DALLAS — A computer upgrade at the Texas Department of State Health Services uncovered thousands of COVID-19 cases that had previously been unreported to local counties.
Some of the cases had been diagnosed as far back as March.
According to DSHS, the patients had received their positive test results but the counties where those patients live had not been notified.
The state notified Dallas County of a total of 5,361 cases on Sunday. The county said 4,298 of those patients tested positive in July. The rest came from March, April, May and June.
On Monday, the state notified Dallas County of 1,850 cases. Dallas County Judge Clay Jenkins said a “high number” of those cases had been diagnosed in June.
Friday, Dallas County reported a total of 57,313 cases.
By Monday that number had grown to 65,278.
“Nobody’s more frustrated with the state’s problems than I am,” said Jenkins. "But we do believe the long-term trend, since we’ve had masking, is down.”
Collin County and Tarrant County also reported spikes in old cases since Friday.
“I don’t like them not having their data right. We’ve got to do a better job of it,” said Fort Worth Mayor Betsy Price of the state's tracking system. “But our numbers are staying steady and declining some, too – the numbers that really tell us who’s out there, how sick they are, and what we need to worry about.”
Last week, DSHS announced a team of data investigators had been brought in to determine why the positivity rate of COVID-19 tests in Texas had spiked to record levels in the first two weeks of August, reaching a concerning 24.5 percent.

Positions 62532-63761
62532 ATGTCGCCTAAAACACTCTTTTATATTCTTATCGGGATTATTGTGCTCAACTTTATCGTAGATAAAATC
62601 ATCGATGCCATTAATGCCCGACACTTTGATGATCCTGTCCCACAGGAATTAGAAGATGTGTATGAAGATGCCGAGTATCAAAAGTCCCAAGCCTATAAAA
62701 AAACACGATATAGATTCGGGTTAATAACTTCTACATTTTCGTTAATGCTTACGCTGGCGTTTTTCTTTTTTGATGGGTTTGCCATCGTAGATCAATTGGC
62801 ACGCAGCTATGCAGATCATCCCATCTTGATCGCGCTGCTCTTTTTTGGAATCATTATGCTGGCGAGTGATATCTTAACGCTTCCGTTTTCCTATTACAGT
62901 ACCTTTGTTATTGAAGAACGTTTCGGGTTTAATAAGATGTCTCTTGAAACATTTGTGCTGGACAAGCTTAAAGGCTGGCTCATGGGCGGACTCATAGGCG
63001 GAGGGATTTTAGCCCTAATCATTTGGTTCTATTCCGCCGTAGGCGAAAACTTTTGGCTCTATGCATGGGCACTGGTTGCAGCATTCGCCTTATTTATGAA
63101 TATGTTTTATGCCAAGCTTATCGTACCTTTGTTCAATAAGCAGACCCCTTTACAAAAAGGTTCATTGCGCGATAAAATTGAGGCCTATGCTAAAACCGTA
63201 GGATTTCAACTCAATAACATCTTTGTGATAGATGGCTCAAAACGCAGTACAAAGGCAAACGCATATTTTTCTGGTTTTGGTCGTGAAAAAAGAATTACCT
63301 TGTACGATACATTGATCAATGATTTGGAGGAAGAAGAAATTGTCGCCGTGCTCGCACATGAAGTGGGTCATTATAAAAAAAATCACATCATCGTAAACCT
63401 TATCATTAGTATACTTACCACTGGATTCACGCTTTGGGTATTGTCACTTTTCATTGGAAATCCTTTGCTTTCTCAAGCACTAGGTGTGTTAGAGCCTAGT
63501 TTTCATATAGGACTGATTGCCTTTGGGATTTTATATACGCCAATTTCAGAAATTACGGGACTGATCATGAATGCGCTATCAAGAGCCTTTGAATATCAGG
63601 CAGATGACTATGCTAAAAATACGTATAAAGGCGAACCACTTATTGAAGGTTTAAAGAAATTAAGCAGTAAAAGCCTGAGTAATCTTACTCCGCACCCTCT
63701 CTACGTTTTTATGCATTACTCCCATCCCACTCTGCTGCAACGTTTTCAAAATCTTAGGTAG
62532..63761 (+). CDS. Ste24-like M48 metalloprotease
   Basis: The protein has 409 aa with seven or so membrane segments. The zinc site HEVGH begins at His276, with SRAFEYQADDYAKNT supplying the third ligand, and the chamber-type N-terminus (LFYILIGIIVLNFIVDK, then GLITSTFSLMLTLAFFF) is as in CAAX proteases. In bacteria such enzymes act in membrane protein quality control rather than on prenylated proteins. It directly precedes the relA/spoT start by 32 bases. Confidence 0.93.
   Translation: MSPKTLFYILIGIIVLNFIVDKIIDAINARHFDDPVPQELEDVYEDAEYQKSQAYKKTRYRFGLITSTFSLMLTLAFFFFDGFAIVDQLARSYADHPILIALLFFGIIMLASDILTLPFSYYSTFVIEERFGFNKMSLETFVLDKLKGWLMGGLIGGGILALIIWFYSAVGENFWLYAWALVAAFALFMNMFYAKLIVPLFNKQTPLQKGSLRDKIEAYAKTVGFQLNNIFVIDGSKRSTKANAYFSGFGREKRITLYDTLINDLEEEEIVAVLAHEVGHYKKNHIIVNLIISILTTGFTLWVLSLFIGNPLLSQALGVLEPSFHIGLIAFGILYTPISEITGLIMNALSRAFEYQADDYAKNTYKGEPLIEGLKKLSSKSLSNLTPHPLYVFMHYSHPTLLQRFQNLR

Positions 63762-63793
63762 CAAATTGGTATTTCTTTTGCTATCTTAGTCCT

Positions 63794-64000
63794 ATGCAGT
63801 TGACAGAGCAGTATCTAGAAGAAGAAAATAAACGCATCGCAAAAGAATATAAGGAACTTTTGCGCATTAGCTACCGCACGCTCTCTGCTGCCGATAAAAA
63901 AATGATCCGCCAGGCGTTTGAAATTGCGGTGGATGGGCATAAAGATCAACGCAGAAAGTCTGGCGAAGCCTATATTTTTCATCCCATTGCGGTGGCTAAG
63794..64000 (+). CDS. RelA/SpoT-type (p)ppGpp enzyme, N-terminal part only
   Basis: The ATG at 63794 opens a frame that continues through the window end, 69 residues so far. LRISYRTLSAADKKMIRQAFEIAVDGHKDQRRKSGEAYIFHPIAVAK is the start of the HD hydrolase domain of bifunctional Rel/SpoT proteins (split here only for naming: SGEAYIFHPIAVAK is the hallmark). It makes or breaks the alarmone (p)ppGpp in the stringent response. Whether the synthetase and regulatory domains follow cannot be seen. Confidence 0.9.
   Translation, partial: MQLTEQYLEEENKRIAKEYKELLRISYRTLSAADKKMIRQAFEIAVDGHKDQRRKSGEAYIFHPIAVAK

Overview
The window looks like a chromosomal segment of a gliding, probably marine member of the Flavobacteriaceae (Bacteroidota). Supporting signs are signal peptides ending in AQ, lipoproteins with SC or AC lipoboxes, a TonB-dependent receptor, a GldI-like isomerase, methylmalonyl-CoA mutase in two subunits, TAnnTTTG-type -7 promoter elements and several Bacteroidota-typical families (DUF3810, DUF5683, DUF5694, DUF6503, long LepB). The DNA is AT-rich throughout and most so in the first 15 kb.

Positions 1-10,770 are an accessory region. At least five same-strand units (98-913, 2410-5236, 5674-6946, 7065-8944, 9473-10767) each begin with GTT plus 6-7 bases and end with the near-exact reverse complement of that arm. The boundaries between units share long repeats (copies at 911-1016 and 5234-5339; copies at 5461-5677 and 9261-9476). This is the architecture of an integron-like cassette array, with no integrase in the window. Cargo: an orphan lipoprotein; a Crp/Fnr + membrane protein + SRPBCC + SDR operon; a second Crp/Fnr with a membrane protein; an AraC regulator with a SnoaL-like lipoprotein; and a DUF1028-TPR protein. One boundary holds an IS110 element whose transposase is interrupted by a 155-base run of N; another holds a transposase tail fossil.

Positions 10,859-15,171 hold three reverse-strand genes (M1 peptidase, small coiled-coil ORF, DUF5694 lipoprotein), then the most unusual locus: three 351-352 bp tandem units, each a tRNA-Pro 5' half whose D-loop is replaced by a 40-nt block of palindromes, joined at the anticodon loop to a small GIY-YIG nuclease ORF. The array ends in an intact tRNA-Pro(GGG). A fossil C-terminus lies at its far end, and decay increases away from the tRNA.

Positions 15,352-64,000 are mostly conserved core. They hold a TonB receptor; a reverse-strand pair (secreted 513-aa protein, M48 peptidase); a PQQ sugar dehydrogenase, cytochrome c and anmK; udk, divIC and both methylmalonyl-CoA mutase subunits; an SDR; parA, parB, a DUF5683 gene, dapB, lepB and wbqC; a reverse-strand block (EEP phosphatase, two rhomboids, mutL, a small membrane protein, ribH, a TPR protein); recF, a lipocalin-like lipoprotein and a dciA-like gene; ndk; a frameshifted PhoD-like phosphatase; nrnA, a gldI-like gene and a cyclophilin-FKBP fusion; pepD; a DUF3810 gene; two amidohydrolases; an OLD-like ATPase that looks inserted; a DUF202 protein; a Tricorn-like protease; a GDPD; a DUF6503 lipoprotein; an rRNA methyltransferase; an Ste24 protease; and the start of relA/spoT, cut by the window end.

A DSHS spokesperson said a computer upgrade performed August 1 uncovered a backlog of positive results that had not been uploaded to the state’s lab reporting system. The state blamed coding errors from one hospital lab and one commercial lab.
As that backlog is being uploaded, the positivity rate is dropping, but case numbers being reported to counties are rising.
Dr. Kelvin Baggett, the COVID-19 czar for the city of Dallas, called Sunday’s 5,315 cases an “alarming” surprise.
“It does concern me that in the month of July maybe decisions were made where data was inaccurate or at least incomplete,” he said.
Price and Baggett both acknowledged the spikes from old cases could give skeptics more reason to doubt data and erode an already weak trust in numbers.
“When instances like this occur, it does undermine some of that,” Baggett said.
“What I can say is there’s no attempt on our part to withhold information. We are releasing it. We’re using it to guide our decisions,” he said.
Baggett said he asked whether current data is accurate, and he said he was told August numbers are.
“Therefore, the decisions we’re making off those numbers are well-informed,” he said.
Jenkins said it's critical for North Texans to stay vigilant because he believes people abiding by mask and social distancing guidelines are having an impact.
“We can’t let our guard down right now,” he said. “It’s working here. You’ve got to keep doing it.”